tina neale


I met sunshine at the airport and she was a real help in settling in. In her studio there is a feel of an eclectic nature present. Pattern and colour overlay the lovely soft dark read clay she throws with.

Sunshine was born in Vancouver, British Columbia, and grew up in southern California. To find out more go to her website (click her name above).




Brought up in Massachusetts, Steve was inspired by the quiet landscapes of the river valley, the formal layout and simple architecture. He talked to me of fascination for the ivory carvings of the Inupiaq people from Alaska.

For the last 15 years Steve has lived in Alaska and teaches at the University in Anchorage. He was explaining how in the last 2 years he has been able to take advantage of the generous grant awards in Alaska for artist, which has enabled him to renovate his 500sq ft garage into a studio. A past Resident of the Archie Bray Steve decided to take a sabbatical from his teaching work to return to the Archie Bray to concentrate on developing new figurative artwork. He will have a new website coming on line in the future but until then you can see more about him and his CV on the University Website, just click his Name above.


It was really nice to sit in Chris’s studio space surrounded by work at different stages of production. The uniquely comforting forms reminding me of home, soft cushions and comfortable sofas. I enjoyed all the different playful shapes and motifs. With the use of soft satin glaze, they draw you into the cushion like forms, soft to touch. The bright coloured sometimes shiny glazes highlight and focus attention. I spent a few moments holding a sumptuous liquor jar, imagining its use.

Chris talked about how his upbringing influenced his creativity and he explained his moulding or forming techniques, which are inventive. He loves the design process and working through ways to create his new ideas.


Giselle’s hand built forms delicate and intimate use the flower, which is a temporary part of our domestic environment and she renders it in porcelain into a precious permanent. I watched Giselle work very absorbed on her basket and vessel forms and soon the room filled up with these clay forms rendered soft by the impression of her finger tips. Click her name above to see more on her website.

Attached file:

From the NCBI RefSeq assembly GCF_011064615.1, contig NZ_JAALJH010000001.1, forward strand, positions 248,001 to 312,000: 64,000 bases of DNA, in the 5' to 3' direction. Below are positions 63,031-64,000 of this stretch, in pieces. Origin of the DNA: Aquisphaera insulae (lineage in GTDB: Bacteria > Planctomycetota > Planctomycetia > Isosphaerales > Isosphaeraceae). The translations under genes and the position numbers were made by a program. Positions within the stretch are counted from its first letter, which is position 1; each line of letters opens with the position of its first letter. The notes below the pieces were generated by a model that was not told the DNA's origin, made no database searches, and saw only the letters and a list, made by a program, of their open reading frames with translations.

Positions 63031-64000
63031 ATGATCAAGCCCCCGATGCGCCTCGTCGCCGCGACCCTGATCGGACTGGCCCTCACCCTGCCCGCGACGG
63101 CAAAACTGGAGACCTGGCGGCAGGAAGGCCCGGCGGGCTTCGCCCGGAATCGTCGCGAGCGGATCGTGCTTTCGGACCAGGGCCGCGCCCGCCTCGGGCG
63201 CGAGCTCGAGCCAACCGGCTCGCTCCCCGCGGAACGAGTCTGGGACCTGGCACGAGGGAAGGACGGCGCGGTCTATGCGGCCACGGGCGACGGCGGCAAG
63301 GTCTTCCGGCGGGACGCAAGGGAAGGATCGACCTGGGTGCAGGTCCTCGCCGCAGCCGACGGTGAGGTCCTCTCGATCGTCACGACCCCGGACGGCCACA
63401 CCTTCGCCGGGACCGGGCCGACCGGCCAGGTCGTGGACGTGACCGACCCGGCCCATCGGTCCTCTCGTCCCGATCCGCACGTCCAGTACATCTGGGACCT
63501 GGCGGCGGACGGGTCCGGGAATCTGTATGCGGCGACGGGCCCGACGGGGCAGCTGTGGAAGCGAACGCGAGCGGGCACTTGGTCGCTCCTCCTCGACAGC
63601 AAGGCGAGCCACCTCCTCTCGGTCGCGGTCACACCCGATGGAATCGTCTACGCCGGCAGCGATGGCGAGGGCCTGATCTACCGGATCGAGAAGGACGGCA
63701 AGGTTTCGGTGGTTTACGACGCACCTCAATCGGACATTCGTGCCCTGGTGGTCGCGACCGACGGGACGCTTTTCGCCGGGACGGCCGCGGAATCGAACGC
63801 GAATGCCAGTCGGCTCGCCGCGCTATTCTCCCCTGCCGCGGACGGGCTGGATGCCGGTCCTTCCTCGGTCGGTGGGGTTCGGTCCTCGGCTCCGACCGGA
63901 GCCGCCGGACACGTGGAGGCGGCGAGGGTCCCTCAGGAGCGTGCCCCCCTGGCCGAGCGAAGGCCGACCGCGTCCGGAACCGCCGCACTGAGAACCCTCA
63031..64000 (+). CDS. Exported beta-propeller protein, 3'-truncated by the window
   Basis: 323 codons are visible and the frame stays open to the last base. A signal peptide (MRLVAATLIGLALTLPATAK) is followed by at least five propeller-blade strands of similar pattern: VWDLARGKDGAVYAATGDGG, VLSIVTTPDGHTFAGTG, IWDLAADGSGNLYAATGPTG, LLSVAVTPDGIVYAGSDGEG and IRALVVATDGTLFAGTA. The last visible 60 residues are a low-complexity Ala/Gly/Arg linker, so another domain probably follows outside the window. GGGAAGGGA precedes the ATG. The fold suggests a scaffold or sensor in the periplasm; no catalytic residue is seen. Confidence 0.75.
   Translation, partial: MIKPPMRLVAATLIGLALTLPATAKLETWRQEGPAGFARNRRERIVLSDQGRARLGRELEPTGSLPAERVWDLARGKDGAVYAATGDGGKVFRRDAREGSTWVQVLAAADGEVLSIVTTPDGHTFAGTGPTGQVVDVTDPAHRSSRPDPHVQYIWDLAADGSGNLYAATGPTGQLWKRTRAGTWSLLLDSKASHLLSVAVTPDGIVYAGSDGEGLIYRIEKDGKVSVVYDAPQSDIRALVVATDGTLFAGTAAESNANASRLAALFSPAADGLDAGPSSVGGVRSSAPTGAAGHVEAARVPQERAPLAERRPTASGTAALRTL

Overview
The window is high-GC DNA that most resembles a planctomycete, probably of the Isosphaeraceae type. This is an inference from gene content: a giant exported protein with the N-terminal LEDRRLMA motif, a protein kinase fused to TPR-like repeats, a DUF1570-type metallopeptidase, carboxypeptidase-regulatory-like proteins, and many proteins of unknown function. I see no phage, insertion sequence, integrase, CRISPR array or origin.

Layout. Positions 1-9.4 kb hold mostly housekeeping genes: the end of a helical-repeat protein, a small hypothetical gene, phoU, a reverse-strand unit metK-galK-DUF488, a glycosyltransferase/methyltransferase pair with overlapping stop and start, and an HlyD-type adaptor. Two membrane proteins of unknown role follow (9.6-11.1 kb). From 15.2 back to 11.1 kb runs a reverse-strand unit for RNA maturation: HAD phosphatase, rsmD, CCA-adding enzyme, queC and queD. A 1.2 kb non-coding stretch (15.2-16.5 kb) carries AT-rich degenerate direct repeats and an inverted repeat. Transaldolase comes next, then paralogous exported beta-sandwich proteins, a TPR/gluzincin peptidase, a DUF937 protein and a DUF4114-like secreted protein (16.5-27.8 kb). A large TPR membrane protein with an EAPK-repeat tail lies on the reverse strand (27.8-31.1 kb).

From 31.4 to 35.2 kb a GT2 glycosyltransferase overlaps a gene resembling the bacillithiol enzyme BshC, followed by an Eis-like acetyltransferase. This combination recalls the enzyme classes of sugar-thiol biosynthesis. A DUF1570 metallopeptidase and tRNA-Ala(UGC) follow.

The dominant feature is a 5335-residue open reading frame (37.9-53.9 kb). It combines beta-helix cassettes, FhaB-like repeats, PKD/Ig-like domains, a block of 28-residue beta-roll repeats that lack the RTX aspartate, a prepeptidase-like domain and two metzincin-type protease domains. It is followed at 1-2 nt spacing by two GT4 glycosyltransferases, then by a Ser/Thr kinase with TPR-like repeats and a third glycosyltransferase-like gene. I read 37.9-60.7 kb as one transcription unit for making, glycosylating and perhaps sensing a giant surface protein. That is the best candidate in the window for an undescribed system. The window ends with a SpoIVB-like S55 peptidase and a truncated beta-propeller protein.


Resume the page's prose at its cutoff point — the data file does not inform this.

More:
I chatted to Mel whilst she packed up her work to send away. Her love of drawing is completely apparent and she loves to use clay to draw, by scraffito and brush. She was excitedly preparing for a trip to New York to visit the Museum to spend a whole week drawing the natural history exhibits.
Click her name to see much more.


I met Adam after I had been there a week as he had been away. When I first came to the studio I recognised his work, it was a coincidence that I had watched a video from a Ceramic Arts Daily link on the net. So it was a great opportunity to see him make his work. He is a lovely guy and helped me with the kilns. A great advocate of technology he also encouraged me to use my phone Instagram app, the unexpected things you learn from people.

Click on his name to find out about his work and career.


Steve is the Director of the Centre and was very busy most of the time I was able to talk to him briefly about his work and was able to be around when things where being made at different stages. He worked with an assistant Lindsey Carroll who carves the designs into the pots. To see more about Steve's work click his name.


I chatted with Joanna a breath of fresh air, we chatted about all kinds of things like our work, and issues we deal with on concept and the way we have adjusted to our practice outside of University. Joanna’s work has a really sensitive naïve quality but the objects have an opulence about them that to use one of her bowls or ‘challises’ is to have a special experience, both humble and sublime.

She has a lovely simple statement which I adore.
In fire there is passion, possibility and transformation.
I find beauty in my embarrassment.
I welcome the silly.
If the objects I make want a rat-tail, like a boy, I let them have it.

- Joanna Powell


Tom studied science at university but loved ceramics so went on to train and work as a potter. His work is strongly rooted in two sources–the traditional Minnesota pottery that he grew up admiring and the Mingei folk-art philosophy advocating the “hand-crafted art of ordinary people.”

He is developing slips and glazes to use in his soda firings.

Andrew unfortunately damaged his Achilles heal playing football in the second week of my time in the Archie Bray. He was laid up at home. So I was not able to talk much to him in his work. I was able to look into his work on the net and appreciate the pieces in the studio and gallery for myself.

For his website click on his name above and the Bray profile click on his image.